England, beware! Eddie Jones’ side will face a France side hell bent on their first Grand Slam since 2010 and driven by an obsessive and ruthless ‘genius’ Fabien Galthie – with former captain on the verge of becoming a national hero
- France will take some stopping when England face them in the Six Nations
- Les Blues are being driven to the Grand Slam by ruthless coach Fabien Galthie
- Galthie is a polarising figure but the trophy would make him a national hero
England beware – France will take some stopping in Paris on Saturday. They are being driven towards a first Grand Slam since 2010 by an obsessive, ruthless ‘genius’.
Fabien Galthie is overseeing a stunning Gallic resurgence. The former France captain and World Player of the Year is a polarising figure, but has presided over 19 wins out of 25 Tests, including the scalp of New Zealand last November.
On his watch, Les Bleus are emerging as favourites to win a home World Cup next year. First, they want the Six Nations title and a ‘Grand Chelem’. Galthie, 52, led France to the ultimate European conquest as a player in 2002 and now he will stop at nothing to repeat the feat as head coach.
France will take some stopping against England, led by their obsessive coach Fabien Galthie
A year after being blamed and castigated for a Covid outbreak in the French camp, he is on the verge of becoming a national hero once again.
He is bringing the sort of relentlessly demanding nature to his work that Eddie Jones has with England. Former Argentina icon Agustin Pichot — who captained Galthie’s Stade Francais side to the Top 14 title in 2007 — gave an insight into his approach.
‘I have big respect for Fabien. He is the brain and driver of everything for that team, I can tell you that,’ he said.
‘He was very intelligent as a player and now he is very intelligent as a coach, but mainly he is very intense. He is right there in your face and, for the French culture, that is sometimes very good and sometimes it is not. They love him or hate him. I respected him because I like to be challenged.
Les Blues are firmly on the hunt for the Six Nations title, which would make Galthie a hero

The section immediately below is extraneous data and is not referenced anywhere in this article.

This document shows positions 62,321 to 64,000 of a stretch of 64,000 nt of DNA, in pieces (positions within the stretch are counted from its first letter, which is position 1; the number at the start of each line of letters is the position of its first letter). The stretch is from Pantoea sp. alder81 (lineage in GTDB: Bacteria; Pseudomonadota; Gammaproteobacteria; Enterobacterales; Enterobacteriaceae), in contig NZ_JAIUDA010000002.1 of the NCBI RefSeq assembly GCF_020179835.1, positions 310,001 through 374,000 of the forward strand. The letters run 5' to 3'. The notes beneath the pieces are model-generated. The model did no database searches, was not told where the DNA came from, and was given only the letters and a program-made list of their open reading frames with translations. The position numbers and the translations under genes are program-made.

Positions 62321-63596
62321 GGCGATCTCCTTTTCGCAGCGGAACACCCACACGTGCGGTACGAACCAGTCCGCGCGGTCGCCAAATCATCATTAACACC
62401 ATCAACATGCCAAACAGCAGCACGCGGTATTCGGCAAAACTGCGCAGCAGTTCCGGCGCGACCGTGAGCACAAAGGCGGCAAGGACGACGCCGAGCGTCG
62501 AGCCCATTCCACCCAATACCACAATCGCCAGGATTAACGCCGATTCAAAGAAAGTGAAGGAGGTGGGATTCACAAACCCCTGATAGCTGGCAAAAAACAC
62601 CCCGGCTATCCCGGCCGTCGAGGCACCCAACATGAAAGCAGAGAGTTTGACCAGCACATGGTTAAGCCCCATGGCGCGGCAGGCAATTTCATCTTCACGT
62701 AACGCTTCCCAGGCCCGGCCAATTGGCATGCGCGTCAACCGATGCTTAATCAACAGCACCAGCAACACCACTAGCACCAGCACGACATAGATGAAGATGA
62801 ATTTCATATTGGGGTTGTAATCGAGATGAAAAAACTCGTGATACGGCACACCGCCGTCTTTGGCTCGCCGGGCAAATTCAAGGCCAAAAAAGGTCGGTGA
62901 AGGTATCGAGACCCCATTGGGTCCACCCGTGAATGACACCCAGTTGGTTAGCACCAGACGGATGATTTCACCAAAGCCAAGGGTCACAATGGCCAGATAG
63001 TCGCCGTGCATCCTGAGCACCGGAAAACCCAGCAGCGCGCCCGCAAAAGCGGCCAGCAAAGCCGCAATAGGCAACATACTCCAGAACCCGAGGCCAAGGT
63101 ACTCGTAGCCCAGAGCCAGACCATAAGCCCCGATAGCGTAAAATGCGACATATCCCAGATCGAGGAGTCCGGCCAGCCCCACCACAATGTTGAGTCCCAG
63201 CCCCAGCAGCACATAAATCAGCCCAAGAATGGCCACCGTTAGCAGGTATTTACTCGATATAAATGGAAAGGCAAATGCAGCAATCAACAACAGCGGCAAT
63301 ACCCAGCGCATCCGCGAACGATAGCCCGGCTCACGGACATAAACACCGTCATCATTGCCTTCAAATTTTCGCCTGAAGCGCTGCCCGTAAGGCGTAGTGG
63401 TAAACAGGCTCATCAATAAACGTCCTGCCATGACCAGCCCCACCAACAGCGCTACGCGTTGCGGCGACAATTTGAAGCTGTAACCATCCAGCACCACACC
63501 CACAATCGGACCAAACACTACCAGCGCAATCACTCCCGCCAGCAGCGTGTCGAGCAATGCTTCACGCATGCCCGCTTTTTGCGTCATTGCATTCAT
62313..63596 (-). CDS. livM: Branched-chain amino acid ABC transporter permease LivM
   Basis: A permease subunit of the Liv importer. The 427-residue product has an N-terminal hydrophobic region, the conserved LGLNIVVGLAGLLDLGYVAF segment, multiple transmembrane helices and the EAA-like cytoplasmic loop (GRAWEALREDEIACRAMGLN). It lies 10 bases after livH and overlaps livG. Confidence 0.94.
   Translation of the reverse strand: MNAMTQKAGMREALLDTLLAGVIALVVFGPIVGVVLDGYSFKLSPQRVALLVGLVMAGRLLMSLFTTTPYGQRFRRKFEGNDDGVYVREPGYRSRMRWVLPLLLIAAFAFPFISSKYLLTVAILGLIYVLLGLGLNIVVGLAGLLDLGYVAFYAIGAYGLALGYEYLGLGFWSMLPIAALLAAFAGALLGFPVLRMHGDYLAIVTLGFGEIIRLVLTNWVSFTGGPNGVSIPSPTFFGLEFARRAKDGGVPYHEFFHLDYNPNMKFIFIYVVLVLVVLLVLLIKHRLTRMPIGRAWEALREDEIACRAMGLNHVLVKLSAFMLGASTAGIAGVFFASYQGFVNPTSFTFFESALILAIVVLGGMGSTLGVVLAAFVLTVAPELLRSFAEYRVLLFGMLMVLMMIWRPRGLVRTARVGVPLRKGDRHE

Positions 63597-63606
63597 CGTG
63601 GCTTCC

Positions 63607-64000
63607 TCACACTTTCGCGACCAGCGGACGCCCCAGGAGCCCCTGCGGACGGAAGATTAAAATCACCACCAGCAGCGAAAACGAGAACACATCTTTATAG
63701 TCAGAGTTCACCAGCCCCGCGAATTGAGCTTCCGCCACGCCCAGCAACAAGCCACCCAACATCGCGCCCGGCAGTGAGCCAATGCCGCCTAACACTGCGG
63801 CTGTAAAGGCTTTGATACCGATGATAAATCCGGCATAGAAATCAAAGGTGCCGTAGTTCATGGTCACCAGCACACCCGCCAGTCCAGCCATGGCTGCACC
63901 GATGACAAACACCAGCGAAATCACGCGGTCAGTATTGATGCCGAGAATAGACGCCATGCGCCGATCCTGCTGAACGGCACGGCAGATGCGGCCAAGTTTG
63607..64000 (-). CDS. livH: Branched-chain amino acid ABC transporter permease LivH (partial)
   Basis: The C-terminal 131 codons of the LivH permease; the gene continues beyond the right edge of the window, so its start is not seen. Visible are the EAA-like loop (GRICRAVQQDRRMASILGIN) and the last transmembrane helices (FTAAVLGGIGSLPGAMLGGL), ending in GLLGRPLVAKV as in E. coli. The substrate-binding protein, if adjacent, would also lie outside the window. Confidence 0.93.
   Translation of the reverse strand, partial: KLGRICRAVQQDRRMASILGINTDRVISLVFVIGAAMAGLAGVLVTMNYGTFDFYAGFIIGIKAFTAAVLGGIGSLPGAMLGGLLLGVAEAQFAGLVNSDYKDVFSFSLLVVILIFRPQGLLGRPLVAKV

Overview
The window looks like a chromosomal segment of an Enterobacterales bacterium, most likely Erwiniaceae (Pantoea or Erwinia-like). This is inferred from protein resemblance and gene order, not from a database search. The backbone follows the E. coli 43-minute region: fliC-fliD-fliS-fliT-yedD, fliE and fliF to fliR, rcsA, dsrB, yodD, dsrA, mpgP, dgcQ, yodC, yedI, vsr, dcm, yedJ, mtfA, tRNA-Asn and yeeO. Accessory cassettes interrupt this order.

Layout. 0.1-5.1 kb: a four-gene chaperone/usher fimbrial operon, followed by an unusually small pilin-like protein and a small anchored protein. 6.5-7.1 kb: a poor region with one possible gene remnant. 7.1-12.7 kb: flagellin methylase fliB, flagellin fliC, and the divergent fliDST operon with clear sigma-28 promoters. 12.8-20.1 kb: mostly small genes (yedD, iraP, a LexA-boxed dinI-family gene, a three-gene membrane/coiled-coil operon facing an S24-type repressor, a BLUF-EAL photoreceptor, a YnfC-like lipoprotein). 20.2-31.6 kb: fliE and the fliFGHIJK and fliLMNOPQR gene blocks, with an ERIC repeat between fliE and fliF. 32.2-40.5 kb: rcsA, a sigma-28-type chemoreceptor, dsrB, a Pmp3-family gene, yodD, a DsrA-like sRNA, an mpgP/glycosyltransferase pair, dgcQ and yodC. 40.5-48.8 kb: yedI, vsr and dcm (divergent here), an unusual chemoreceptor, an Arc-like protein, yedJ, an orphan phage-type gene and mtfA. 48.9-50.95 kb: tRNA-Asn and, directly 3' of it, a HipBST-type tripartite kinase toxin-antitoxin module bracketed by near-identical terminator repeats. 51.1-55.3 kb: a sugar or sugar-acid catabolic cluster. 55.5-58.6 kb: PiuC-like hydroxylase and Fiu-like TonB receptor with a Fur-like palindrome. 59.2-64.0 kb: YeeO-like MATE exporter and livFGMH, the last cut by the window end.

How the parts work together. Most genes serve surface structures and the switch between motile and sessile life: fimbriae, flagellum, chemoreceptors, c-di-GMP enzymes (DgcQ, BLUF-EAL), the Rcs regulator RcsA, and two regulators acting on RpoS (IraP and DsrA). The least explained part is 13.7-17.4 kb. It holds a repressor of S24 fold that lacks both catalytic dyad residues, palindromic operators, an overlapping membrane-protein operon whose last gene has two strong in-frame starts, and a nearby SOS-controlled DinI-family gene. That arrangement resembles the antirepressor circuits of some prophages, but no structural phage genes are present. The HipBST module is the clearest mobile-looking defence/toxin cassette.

‘If you understand Fabien just wants to get the best out of you and will challenge everything about your psyche and your gameplan, then you will be successful. If you don’t understand that, you’ll hate him.’
Pichot recounted a tale which illustrated the passion of Galthie, saying: ‘Everything is intense. He never rests.
‘When we won the Top 14 semi-final against Toulouse, we went to celebrate in Paris. We spent three hours of that time in a bar in St Germain, Fabien and me, discussing if we were going to play Juan Hernandez at 10 with David Skrela at 12 in the final. We were talking about it until 3am. We had been drinking, but we were still thinking about how we were going to beat Clermont in the final. And we did.
Former Argentina icon Agustin Pichot has described Gathie as ‘very intelligent’ and ‘intense’
‘That is the intensity I am talking about. I loved it and I was happy talking to him about this until 3am!’
Pichot has no doubt that, after a series of failed regimes, France have found their man.
‘I discussed it with administrators from France and told them the best French coach is Fabien,’ he said. ‘When Guy Noves was there, I just thought they were missing the best coach. He is the best coach in France by a mile.’
Yet Galthie can antagonise as well as inspire. While in charge of Montpellier in 2014, he missed a game to attend a birthday party — in Brazil.
He has been divisive in his career but winning the Six Nations may make Gathie more popular
He was sacked by his club, but after a drawn-out tribunal he was deemed to have been the victim of wrongful dismissal and won €500,000 in damages.
One former player, in his autobiography, recounted telling Galthie in an angry exchange: ‘Humanely, you are worthless. You shouldn’t be allowed to coach. You rip up players like a dog feeding on scraps of meat.’
Ex-France hooker Benjamin Kayser — a member of Galthie’s champion Stade team — told Le French Rugby podcast: ‘He’s a strategic genius, but he struggled with people who needed a human side, people not as ruthless or hardcore as him.’
So he has been divisive, but a Slam might make Galthie more popular. Maybe the end will justify the means, or maybe there will always be criticism — no matter how much success he achieves.